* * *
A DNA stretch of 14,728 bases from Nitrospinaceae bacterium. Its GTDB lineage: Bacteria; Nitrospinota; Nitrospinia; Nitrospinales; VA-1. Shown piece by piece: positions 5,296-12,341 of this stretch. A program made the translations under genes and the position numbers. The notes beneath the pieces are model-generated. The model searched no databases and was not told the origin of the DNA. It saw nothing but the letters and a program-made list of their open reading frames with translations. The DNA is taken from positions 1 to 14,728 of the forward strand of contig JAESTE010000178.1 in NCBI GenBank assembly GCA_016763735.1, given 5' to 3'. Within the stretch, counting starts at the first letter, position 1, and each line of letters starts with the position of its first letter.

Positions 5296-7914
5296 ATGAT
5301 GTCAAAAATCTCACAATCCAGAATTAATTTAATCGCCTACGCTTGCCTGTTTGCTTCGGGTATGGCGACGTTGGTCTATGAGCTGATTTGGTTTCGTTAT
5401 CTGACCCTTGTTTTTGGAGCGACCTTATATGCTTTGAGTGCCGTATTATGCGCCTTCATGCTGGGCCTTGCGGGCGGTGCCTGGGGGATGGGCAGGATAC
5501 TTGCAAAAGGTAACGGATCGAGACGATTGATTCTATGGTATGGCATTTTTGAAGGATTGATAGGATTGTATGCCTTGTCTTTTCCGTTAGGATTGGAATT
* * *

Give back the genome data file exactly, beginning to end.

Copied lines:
A DNA stretch of 14,728 bases from Nitrospinaceae bacterium. Its GTDB lineage: Bacteria; Nitrospinota; Nitrospinia; Nitrospinales; VA-1. Shown piece by piece: positions 5,296-12,341 of this stretch. A program made the translations under genes and the position numbers. The notes beneath the pieces are model-generated. The model searched no databases and was not told the origin of the DNA. It saw nothing but the letters and a program-made list of their open reading frames with translations. The DNA is taken from positions 1 to 14,728 of the forward strand of contig JAESTE010000178.1 in NCBI GenBank assembly GCA_016763735.1, given 5' to 3'. Within the stretch, counting starts at the first letter, position 1, and each line of letters starts with the position of its first letter.

Positions 5296-7914
5296 ATGAT
5301 GTCAAAAATCTCACAATCCAGAATTAATTTAATCGCCTACGCTTGCCTGTTTGCTTCGGGTATGGCGACGTTGGTCTATGAGCTGATTTGGTTTCGTTAT
5401 CTGACCCTTGTTTTTGGAGCGACCTTATATGCTTTGAGTGCCGTATTATGCGCCTTCATGCTGGGCCTTGCGGGCGGTGCCTGGGGGATGGGCAGGATAC
5501 TTGCAAAAGGTAACGGATCGAGACGATTGATTCTATGGTATGGCATTTTTGAAGGATTGATAGGATTGTATGCCTTGTCTTTTCCGTTAGGATTGGAATT